Diversity on everyone's lipsDate Released: Sun, 3 July 2011 12:29 +0200
“Language and Linguistics, with their sensitivities to language, culture and context and issues of social inclusion and exclusion, are well-positioned to help our societies and also our universities to advance social justice and more inclusive social and academic cultures,” Dr Saleem Badat, the Vice Chancellor of Rhodes University said in opening Interactions and Interfaces, a conference about language being hosted by the university;s Department of English Language and Linguistics.
Scores of linguists from different places in South Africa and the world braved the rain and chilly weather to gather on Sunday 26 June, for the grand opening of the conference.
This conference is being hosted, in collaboration with Linguistics Society of Southern African (LSSA), Southern African Applied Linguistics Association (SAALA) and South African Association of Language Teachers (SAALT).
Speaking on the sidelines of the conference, chief organizer Dr Sally Hunt expressed her enthusiasm saying, “The conference is an opportunity for linguists of different types from different places to get together and to learn from each other and support each other”.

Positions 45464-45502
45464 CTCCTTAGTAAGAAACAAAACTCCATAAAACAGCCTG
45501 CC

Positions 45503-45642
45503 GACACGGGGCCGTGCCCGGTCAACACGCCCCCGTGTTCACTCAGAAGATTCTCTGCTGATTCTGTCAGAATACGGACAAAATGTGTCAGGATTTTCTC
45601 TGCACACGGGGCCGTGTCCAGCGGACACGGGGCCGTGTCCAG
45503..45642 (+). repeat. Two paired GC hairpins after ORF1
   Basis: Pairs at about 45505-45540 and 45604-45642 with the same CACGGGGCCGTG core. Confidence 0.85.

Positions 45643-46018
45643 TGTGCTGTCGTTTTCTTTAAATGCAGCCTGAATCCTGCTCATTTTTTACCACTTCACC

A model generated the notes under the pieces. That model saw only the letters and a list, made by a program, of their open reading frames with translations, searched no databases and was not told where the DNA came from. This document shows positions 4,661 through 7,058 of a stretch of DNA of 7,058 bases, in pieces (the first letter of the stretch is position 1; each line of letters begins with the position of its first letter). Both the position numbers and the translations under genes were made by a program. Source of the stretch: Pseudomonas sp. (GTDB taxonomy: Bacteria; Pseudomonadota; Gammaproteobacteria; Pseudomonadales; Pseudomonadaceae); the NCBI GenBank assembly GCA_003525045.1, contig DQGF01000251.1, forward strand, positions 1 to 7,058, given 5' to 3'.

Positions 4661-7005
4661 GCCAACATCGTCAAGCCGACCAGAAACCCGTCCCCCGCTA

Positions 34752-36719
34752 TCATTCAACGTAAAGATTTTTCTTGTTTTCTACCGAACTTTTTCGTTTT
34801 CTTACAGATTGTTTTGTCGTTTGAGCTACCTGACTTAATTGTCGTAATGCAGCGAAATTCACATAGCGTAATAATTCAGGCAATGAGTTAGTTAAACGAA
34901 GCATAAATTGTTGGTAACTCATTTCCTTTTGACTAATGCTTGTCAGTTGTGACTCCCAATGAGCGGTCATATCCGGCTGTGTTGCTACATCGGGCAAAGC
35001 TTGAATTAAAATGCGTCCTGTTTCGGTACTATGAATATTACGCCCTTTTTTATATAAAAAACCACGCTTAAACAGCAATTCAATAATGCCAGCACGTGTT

The opening keynote address was made by Pieter Muysken, who is professor of Linguistics at Radboud University Nijmegen (Netherlands).
In his address, entitled “Roots of Ethnolects”, he discussed how the Dutch language is changing in a wide variety of interesting ways as a result of immigration. This immigration has given rise to numerous new varieties of Dutch, called ethnolects, flavoured by Yiddish, Turkish, Moroccan and Indonesian influences.
Highlighting the effects, he said that even Dutch-born young people are adopting parts of these ethnolects, adding certain fashionable words from them to their vocabularies. However, these ethnolects can cause communication problems, particularly putting their speakers at a disadvantage in job interviews.
Muysken's talk was the first of a series of addresses that will be given by keynote speakers at this conference, which runs until Wednesday, 29 June.
Article by Ruth Chatukuta
Photo by Ju-ann Hockly